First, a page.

Four Daughters (1938) and Young at Heart (1954)

In a typical melodrama, we first get to know a family or community, which seems fairly stable. In the movie Four Daughters, there is a family of a father and four daughters, along with an aunt. Two of the daughters, Ann (Priscilla Lane) and Kay, have no boyfriend.

Thea plans to marry Ben, whom she does not love, but that doesn’t matter to her. She says that love is overrated. What is important is that Ben has lots of money and can provide her with status. This would not be so bad if she were good at faking it, as some gold diggers are, but throughout the movie it is obvious that she cannot stand him physically, recoiling whenever he tries to be affectionate.

Emma is just the opposite. She has a suitor named Ernest, whom she jokes about marrying. However, she does not love him, and for her, that is very important. She talks about wanting a “storybook” romance, a “knight in shining armor on a white horse,” while Ernest is quite the other thing. As a result, she figures she will end up an old maid.

Ann is perplexed about the whole notion of love, asking Emma if it is possible for someone to come along that she would love more than the members of her own family. This turns out to be more than an idle question.

As is also typical in a melodrama, once we are acquainted with a stable family or community, a bachelor comes along and stirs things up. In this case, the bachelor is Felix, who is handsome and supposedly charming, but I found him to be irritating. He thinks he is being oh so cute when he flirts with the elderly Aunt Etta, acting as if she is young and pretty. Well, Etta goes for it, but a lot of older women hate that kind of patronizing attitude, because it only underscores just how old and unattractive they are. Especially irritating is the way that men who do that sort of thing seem so pleased with themselves, imagining that they are bringing a little happiness into the life of an old woman. And he is bossy, telling everyone where to sit at the table in their own home. But just like Aunt Etta, everyone in the family seems to be charmed by him, to the point that all four sisters start falling in love with him.

As if one bachelor were not disrupting enough, another one enters the community, a man named Mickey (John Garfield), who is convinced that the fates are against him and that he will always be a loser. He falls in love with Ann. However, Felix asks Ann to marry him and she accepts. They announce their engagement at her father’s birthday party. Mickey is crestfallen, and so are the other three sisters. Kay, who had been procrastinating about going to Philadelphia to study for a singing scholarship, immediately announces that she intends to do just that. Thea, who had been stalling Ben about setting a marriage date, immediately announces that she will marry him in June. Ernest, thinking that Emma will be similarly disposed, suggests getting married, but she rebuffs him, and goes into the kitchen to cry.

On the day of Ann’s wedding, Mickey not only tells Ann that he loves her, but also reveals that Emma was heartbroken when she found out that Felix was going to marry Ann instead of her. At first Ann does not believe it, but later she sees that it is true. Now we get the answer to Ann’s question as to whether romantic love is stronger than love for a family member. In what can only happen in a melodrama, she leaves Felix standing at the altar and elopes with Mickey. This is absurd for two reasons. First, Ann believes that by jilting Felix, he will marry Emma on the rebound, but of course that doesn’t happen. In fact, Emma ends up settling for Ernest after all. Second, even if she did think that her sacrifice would result in Felix and Emma getting married, there was no need for her to marry Mickey, whom she did not love.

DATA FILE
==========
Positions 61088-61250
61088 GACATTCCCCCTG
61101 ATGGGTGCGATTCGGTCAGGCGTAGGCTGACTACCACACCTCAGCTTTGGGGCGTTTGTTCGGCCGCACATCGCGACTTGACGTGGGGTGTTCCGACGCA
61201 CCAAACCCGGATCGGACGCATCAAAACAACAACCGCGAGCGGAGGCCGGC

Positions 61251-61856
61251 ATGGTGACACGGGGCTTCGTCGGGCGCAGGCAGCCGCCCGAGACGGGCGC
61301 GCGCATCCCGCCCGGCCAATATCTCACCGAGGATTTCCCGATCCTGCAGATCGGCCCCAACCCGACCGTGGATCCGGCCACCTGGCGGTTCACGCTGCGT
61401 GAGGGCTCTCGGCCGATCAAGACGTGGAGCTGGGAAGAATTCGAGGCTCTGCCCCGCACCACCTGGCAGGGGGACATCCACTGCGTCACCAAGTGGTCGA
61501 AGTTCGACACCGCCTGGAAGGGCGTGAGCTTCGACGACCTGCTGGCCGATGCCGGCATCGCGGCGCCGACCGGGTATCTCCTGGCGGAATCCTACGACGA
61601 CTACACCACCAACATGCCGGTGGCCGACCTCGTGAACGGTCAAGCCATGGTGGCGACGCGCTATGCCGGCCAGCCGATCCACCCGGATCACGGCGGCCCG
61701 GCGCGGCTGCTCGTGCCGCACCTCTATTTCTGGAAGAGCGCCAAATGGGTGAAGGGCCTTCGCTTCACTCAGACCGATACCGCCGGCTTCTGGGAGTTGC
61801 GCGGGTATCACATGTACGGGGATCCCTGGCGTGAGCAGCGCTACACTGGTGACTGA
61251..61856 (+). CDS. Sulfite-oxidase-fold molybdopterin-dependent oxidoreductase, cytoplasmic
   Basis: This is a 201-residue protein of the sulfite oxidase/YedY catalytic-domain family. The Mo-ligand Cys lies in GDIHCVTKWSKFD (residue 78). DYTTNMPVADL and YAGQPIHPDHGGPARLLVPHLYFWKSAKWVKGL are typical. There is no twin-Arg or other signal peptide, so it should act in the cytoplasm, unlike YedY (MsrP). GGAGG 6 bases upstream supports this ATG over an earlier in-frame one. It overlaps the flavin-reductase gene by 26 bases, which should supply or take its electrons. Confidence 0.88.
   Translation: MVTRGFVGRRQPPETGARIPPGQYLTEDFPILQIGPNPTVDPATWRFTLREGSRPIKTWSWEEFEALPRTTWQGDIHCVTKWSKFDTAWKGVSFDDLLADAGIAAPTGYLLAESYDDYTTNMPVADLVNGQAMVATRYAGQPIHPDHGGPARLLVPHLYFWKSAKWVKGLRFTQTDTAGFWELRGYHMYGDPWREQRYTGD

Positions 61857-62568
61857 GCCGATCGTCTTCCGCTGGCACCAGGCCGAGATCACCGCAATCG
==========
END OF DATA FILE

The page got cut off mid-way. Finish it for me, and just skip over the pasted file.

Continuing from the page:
Four months later, Ann and Mickey are struggling financially. When they go back home for a family reunion at Christmas, Mickey sees how Ann reacts when she sees Felix again, realizing she still loves him. In a typical melodrama, things get so messed up and complicated that someone has to die in order for things to get straightened out, and that is what happens here. Between not being able to provide for Ann, and her still loving Felix, Mickey decides to commit suicide by driving really fast in a snow storm. Apparently he had never read Ethan Frome. Well, things don’t turn out that bad, but he does wind up in the hospital, living just long enough to say a few words to Ann before he dies. In the next scene, we see it is spring. Felix returns and it is clear that eventually he and Ann will get married.

In the remake, Young at Heart, Mickey, under the name of Barney (Frank Sinatra), does not die. However, the happy ending is suspicious, because we never see him get out of the hospital. We go from Barney apparently dying in the hospital at Christmas to Barney sitting at the piano in the Spring, surrounded by the entire family, including his wife Laurie (Doris Day), who corresponds to Ann. Furthermore, for the first time in the movie, he seems to be happy, instead of being the disgruntled loser that he has been through the whole movie.

There are two ways to interpret that ending. Either it is just a completely artificial, tacked-on happy ending, with no effort made to explain how he recovered or why his personality has changed; or it is Barney’s final hallucinatory dream just before he dies. I prefer the latter interpretation.


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